>>> 

Python3

share|improve this answer

Without calling len() which is good for large lists:

def splitter(l, n):
    i = 0
    chunk = l[:n]
    while chunk:
        yield chunk
        i += n
        chunk = l[i:i+n]

And this is for iterables:

def isplitter(l, n):
    l = iter(l)
    chunk = list(islice(l, n))
    while chunk:
        yield chunk
        chunk = list(islice(l, n))

The functional flavour of the above:

def isplitter2(l, n):
    return takewhile(bool,
                     (tuple(islice(start, n))
                            for start in repeat(iter(l))))
share|improve this answer
8  
There is no reason to avoid len() on large lists; it's a constant-time operation. –  Thomas Wouters May 30 '11 at 10:03

I wrote a small library expressly for this purpose, available here. The library's chunked function is particularly efficient because it's implemented as a generator, so a substantial amount of memory can be saved in certain situations. It also doesn't rely on the slice notation, so any arbitrary iterator can be used.

import iterlib

print list(iterlib.chunked(xrange(1, 1000), 10))
# prints [(1, 2, 3, 4, 5, 6, 7, 8, 9, 10), (11, 12, 13, 14, 15, 16, 17, 18, 19, 20), ...]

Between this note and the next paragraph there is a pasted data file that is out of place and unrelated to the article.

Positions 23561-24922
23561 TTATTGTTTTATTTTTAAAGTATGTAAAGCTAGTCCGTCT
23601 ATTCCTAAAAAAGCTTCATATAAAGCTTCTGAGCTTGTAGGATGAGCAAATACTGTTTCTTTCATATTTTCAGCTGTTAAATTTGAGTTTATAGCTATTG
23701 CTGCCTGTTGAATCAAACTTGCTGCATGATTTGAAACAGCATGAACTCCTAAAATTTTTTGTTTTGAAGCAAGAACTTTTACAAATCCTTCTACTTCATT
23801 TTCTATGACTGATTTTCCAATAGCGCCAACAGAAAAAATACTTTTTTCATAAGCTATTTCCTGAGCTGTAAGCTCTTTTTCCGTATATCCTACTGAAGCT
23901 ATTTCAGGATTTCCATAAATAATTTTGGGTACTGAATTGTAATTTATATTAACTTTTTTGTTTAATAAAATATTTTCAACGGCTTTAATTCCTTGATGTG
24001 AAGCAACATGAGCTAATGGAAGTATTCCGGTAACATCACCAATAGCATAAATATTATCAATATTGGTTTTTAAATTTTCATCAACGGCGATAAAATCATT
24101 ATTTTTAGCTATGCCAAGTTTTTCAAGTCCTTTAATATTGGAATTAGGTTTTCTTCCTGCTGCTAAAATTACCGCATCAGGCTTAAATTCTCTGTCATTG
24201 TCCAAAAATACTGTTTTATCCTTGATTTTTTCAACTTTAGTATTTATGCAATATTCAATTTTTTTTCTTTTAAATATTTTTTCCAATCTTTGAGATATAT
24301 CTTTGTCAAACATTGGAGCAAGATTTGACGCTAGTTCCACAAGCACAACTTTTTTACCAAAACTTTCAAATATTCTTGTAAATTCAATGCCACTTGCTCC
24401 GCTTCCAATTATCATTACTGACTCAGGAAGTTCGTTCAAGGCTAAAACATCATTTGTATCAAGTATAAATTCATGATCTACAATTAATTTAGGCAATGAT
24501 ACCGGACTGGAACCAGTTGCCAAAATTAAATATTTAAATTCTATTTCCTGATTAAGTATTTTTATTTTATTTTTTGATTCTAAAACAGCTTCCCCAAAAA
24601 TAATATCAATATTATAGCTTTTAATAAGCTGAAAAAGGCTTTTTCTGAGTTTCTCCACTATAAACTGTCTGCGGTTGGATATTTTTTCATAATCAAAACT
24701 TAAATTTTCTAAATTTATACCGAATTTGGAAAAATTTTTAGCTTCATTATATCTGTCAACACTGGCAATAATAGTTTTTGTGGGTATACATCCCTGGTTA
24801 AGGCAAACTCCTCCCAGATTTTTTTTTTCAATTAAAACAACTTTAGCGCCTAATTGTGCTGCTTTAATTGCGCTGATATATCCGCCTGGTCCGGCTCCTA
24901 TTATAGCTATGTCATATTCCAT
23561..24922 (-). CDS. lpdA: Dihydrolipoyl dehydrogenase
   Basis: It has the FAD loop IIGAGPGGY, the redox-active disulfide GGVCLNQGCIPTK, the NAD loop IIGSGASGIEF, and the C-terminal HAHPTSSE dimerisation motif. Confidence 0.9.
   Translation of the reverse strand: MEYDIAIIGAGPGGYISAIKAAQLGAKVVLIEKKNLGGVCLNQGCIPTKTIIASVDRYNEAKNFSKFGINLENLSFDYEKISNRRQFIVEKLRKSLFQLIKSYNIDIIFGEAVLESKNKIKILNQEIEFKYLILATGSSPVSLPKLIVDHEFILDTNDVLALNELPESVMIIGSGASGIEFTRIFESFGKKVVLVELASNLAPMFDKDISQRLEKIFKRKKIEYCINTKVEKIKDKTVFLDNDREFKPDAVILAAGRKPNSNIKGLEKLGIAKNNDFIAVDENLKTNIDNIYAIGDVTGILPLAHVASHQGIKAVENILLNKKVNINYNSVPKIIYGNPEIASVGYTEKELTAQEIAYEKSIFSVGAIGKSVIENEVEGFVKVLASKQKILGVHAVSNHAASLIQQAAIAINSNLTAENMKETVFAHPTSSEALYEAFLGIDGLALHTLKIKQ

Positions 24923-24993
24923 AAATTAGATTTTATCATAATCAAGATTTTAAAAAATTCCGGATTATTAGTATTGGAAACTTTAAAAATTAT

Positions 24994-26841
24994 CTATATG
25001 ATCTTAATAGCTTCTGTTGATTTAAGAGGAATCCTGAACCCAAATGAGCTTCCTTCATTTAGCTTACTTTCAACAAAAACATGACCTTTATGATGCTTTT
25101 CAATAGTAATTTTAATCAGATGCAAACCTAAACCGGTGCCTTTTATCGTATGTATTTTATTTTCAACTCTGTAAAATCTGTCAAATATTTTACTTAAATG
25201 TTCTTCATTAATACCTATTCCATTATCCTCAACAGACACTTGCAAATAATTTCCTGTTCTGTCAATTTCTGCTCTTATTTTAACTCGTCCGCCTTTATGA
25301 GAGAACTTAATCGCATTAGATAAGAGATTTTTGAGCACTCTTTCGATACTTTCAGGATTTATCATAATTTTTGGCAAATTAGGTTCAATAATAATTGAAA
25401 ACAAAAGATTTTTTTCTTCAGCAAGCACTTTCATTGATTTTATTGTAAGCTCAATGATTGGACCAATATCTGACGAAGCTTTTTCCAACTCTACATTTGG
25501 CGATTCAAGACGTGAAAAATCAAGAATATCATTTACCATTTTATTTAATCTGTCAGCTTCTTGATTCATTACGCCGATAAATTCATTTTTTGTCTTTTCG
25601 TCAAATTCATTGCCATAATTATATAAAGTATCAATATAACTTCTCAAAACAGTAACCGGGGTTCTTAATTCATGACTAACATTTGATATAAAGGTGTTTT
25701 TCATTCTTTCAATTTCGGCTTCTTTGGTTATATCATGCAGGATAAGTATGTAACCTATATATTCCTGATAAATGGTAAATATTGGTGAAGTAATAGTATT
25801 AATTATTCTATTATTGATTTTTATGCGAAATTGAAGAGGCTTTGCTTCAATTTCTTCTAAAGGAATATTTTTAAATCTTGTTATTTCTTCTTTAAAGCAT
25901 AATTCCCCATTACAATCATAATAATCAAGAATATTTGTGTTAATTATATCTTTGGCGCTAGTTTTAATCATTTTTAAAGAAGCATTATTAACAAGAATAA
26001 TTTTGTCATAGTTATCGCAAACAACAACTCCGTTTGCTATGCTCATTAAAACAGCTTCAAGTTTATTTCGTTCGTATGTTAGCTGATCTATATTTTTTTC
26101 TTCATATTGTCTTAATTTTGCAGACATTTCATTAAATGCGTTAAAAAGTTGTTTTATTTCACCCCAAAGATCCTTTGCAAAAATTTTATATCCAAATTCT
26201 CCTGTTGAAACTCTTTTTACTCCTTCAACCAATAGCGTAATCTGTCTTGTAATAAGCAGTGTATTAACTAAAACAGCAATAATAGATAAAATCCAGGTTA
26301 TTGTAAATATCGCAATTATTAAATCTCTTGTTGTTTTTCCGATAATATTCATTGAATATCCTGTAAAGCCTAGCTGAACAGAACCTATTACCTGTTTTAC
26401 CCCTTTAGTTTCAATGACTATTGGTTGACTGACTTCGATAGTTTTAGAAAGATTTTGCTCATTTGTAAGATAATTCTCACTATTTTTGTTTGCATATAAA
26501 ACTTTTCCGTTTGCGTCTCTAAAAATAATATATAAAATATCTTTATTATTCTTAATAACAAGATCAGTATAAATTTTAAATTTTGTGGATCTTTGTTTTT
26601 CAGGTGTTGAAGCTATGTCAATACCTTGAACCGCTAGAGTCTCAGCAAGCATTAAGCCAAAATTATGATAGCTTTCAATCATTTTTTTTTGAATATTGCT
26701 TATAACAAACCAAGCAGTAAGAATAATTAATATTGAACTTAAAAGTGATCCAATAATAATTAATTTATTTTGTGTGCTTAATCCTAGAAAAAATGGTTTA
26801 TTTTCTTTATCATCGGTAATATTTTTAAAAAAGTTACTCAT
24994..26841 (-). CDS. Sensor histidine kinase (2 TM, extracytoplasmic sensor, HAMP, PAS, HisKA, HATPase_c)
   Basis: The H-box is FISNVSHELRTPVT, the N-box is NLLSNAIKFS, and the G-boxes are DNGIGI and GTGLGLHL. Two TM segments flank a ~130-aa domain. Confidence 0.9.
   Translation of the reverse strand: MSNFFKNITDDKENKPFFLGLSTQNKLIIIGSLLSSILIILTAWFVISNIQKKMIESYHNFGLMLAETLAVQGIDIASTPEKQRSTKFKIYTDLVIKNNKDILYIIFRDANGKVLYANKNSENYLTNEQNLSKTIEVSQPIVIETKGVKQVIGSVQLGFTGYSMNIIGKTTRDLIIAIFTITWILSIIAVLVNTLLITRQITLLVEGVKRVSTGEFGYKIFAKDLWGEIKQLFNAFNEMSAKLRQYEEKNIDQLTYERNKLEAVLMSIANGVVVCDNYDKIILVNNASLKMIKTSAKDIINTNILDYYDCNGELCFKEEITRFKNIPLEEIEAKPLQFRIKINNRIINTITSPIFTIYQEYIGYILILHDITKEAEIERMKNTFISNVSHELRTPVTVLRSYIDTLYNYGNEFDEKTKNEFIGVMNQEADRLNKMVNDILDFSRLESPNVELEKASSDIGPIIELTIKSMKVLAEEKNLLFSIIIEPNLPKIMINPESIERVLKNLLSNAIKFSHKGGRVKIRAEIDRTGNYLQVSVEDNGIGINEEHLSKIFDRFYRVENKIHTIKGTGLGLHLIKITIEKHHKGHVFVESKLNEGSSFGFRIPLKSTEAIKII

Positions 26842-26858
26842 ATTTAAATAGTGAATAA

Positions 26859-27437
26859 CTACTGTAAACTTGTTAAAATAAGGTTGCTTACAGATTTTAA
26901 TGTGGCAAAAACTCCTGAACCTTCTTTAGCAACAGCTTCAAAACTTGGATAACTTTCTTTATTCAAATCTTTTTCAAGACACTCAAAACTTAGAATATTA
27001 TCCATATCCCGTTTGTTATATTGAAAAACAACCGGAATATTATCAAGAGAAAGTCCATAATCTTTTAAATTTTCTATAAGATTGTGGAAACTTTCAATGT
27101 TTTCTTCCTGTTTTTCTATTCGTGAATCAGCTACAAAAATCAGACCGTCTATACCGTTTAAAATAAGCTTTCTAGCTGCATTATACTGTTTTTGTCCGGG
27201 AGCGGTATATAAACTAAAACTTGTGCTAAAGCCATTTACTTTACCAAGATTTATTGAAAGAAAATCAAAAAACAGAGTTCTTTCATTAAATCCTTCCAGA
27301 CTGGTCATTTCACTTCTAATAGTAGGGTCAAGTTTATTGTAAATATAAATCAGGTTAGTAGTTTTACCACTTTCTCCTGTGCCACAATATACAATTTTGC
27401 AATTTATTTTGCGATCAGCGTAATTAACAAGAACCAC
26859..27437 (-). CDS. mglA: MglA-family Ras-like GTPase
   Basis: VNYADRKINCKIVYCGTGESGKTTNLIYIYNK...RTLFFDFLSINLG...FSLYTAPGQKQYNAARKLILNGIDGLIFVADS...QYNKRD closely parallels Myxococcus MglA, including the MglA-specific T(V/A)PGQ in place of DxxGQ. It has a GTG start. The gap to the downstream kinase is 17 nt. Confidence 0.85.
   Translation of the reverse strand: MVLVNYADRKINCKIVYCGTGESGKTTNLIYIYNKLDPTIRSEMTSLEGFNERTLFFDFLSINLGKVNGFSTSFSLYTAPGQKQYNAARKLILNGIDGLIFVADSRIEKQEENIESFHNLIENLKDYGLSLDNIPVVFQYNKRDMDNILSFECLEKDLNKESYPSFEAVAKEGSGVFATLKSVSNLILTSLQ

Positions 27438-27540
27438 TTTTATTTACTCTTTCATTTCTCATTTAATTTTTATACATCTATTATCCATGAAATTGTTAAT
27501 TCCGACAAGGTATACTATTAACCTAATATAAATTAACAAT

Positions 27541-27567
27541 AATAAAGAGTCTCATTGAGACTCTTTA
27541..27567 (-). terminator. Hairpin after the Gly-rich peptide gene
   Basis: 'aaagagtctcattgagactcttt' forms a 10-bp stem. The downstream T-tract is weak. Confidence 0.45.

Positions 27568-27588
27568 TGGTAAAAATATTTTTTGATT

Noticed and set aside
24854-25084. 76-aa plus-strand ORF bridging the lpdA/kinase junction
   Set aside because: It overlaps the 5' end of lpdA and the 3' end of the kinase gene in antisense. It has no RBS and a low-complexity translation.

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Like @AaronHall I got here looking for roughly evenly sized chunks. There are different interpretations of that. In my case, if the desired size is N, I would like each group to be of size>=N. Thus, the orphans which are created in most of the above should be redistributed to other groups.

This can be done using:

def nChunks(l, n):
    """ Yield n successive chunks from l.
    Works for lists,  pandas dataframes, etc
    """
    newn = int(1.0 * len(l) / n + 0.5)
    for i in xrange(0, n-1):
        yield l[i*newn:i*newn+newn]
    yield l[n*newn-newn:]

(from splitting a list of arbitrary size into only roughly N-equal parts) by simply calling it as nChunks(l,l/n) or nChunks(l,floor(l/n))

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No one use tee() function under itertools ?

http://docs.python.org/2/library/itertools.html#itertools.tee

>>> import itertools
>>> itertools.tee([1,2,3,4,5,6],3)
(<itertools.tee object at 0x02932DF0>, <itertools.tee object at 0x02932EB8>, <itertools.tee object at 0x02932EE0>)

This will split list to 3 iterator , loop the iterator will get the sublist with equal length

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1  
I don't think this does what you think it does. Each of the iterators in tee (at least for me) has the full list in it: >>> map(list, itertools.tee([1,2,3,4,5,6],3)) [[1, 2, 3, 4, 5, 6], [1, 2, 3, 4, 5, 6], [1, 2, 3, 4, 5, 6]] –  Christopher Schmidt Jun 8 '13 at 19:04
def chunked(iterable, size):
    chunk = ()

    for item in iterable:
        chunk += (item,)
        if len(chunk) % size == 0:
            yield chunk
            chunk = ()

    if chunk:
        yield chunk
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protected by Ashwini Chaudhary Aug 30 '13 at 14:59